South Africa’s PPE shortage – what can we learn?
Within the first week of South Africa’s lock down in response to the Covid-19 crisis, at the end of March, health care professionals were warning that locally available supplies of personal protective equipment (PPE) were inadequate. This was a crisis which impacted largely on the public sector. By late March, major private hospital groups (Life Healthcare, Mediclinic and Netcare) were able to state in late March that they did not anticipate running out of PPE; all had by then taken extra steps to secure supply.
The public sector response – a ZAR25.5 billion emergency procurement programme – has been mired in controversy. When it was announced in Finance Minister Tito Mboweni’s supplementary budget in June, Wits University public health specialist Alex van den Heever suggested that because there was inadequate clarity on spending rules ‘it is likely to be spent inefficiently’.
This turned out to be an understatement. The emergency funding sparked what the Auditor-General described as ‘price gouging, unfair processes, potential fraud, supply chain management being side-stepped … delays in delivery and quality concerns’.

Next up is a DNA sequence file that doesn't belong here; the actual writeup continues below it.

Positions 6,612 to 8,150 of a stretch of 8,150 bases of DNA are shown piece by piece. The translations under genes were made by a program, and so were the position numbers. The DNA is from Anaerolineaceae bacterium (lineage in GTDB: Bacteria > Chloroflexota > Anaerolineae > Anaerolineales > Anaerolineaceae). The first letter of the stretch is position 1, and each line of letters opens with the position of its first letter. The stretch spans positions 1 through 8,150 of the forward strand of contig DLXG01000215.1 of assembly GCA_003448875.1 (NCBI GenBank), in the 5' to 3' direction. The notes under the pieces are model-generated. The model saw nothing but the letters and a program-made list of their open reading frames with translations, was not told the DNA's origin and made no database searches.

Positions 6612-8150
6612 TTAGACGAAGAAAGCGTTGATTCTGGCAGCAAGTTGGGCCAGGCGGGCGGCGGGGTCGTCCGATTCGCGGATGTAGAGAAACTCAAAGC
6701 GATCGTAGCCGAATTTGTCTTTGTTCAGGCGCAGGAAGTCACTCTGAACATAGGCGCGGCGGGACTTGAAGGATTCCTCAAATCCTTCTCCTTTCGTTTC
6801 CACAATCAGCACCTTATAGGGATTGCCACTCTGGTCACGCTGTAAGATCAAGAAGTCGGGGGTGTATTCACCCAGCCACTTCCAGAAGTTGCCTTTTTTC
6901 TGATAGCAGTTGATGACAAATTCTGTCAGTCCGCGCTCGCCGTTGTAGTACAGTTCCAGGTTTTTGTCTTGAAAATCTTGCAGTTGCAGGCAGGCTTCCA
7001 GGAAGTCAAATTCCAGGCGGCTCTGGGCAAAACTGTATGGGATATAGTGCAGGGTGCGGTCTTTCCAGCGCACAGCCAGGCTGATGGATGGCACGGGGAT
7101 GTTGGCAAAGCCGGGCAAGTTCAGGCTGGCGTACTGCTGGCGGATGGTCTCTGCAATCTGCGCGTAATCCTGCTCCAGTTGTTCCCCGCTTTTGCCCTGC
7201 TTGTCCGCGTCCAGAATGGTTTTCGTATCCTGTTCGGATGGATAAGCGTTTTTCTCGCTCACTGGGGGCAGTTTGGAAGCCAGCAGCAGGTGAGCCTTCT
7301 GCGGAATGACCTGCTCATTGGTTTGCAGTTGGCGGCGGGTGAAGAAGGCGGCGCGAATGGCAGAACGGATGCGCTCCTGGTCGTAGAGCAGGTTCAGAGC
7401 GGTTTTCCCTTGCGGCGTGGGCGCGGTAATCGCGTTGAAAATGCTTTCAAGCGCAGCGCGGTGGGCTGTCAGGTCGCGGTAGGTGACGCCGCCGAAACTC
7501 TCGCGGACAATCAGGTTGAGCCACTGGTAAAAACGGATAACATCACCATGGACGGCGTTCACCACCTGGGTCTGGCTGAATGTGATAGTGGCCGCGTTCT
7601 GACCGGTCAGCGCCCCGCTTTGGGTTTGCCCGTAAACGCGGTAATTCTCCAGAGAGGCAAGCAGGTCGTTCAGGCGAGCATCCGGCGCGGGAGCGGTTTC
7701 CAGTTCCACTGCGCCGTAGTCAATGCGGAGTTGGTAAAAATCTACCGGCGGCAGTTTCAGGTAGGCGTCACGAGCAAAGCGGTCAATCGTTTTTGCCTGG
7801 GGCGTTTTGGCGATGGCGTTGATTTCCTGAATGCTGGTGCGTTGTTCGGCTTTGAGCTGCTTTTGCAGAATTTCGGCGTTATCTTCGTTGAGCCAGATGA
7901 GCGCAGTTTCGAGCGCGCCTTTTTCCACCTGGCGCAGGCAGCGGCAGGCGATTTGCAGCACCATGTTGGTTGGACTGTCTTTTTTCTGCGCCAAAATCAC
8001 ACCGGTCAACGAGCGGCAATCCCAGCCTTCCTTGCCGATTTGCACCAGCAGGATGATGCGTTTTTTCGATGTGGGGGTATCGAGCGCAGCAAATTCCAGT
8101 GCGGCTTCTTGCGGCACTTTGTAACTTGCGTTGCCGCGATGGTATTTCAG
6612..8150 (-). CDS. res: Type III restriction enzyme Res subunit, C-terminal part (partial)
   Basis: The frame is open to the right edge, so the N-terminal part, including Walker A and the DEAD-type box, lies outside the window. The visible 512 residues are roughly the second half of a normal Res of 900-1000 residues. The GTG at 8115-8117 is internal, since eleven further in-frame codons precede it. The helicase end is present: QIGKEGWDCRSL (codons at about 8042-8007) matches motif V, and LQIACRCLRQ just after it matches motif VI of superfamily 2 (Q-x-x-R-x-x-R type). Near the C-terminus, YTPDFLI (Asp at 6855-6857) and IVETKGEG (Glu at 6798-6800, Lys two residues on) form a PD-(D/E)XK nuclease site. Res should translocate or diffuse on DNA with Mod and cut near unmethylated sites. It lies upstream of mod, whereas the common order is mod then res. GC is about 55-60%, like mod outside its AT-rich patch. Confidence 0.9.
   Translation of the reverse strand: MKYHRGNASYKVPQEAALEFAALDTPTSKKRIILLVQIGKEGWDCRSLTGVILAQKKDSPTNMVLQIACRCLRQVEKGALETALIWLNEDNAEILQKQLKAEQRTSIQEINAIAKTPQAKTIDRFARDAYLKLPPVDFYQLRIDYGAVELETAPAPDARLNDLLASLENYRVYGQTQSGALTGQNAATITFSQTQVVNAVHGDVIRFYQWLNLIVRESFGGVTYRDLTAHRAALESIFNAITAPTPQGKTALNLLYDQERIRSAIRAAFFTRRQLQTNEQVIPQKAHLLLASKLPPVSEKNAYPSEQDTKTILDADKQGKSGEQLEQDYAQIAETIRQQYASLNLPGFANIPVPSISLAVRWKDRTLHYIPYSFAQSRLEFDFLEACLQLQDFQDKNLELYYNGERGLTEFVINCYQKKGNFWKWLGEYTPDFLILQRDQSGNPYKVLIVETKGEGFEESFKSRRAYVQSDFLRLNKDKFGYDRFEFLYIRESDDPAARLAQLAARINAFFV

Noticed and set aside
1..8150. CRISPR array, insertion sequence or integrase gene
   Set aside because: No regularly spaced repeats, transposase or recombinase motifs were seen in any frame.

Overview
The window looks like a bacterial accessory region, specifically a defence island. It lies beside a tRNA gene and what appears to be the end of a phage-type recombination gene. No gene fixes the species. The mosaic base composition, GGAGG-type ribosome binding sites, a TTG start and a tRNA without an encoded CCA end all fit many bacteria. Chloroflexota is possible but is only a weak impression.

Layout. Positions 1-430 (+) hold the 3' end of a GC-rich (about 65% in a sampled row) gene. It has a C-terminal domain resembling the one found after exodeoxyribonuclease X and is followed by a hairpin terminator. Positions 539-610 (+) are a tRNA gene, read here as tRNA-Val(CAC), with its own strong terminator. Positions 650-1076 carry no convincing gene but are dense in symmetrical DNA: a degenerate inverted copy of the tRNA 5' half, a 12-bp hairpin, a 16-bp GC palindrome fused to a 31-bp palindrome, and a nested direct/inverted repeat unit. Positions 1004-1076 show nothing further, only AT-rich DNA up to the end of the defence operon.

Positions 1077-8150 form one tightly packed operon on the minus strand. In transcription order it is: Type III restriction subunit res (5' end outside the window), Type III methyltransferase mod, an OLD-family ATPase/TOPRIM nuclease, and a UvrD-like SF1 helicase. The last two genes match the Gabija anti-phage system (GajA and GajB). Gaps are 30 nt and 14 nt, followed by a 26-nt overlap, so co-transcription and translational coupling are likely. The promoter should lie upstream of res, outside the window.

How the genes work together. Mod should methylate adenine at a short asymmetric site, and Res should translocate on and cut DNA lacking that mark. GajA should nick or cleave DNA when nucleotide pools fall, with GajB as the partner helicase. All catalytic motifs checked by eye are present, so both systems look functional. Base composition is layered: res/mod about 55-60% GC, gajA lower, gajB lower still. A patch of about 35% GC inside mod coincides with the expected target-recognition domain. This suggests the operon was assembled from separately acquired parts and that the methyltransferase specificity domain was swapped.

The matter became a public scandal and major line of cleavage within the ruling African National Congress (ANC). Parliament’s Standing Committee on Public Accounts (Scopa) heard in August that 600 ‘questionable tenders’, worth over ZAR5 billion were to be investigated.
The private sector also responded to the perceived crisis, initially by raising funds for importing three million masks and other PPE from China in April. This became an on-going programme accompanied by calls from organised business to support an increase in local manufacturing of PPE. Business for South Africa (B4SA) said in May that only 28 percent of its initial order was sourced within South Africa. It expected however that 60 percent of the second phase would be procured from ‘local and/or black owned suppliers’.
A great deal of publicity has been given to pivots into the PPE production by other manufacturing sub-sectors. The automotive industry retooled with United States (US) foreign aid support to manufacture ventilators as part of an initiative driven by the Department of Trade, Industry and Competition (DTIC). In late August, the Industrial Development Corporation told Parliament that it had approved 12 applications from manufacturers, valued at ZAR476 million.
With hindsight, it is now evident that the shortage was poorly understood at the outset. The narrative, promoted by government and Business for South Africa (B4SA), is that South Africa is a relatively under-capacitated developing country which simply does not manufacture enough PPE to meet local emergency demand.
While complaints about PPE shortages have continued throughout the lock down, this narrative is almost certainly incorrect. The shortfalls have been a product not of inadequate manufacturing capacity but of poor distribution, management and a strategic approach inadequately informed of and engaged with the local manufacturing capacities in the area. The distribution problem was recognised by the Minister of Health early in the crisis but decision-makers were slow to recognise the potential of local industry.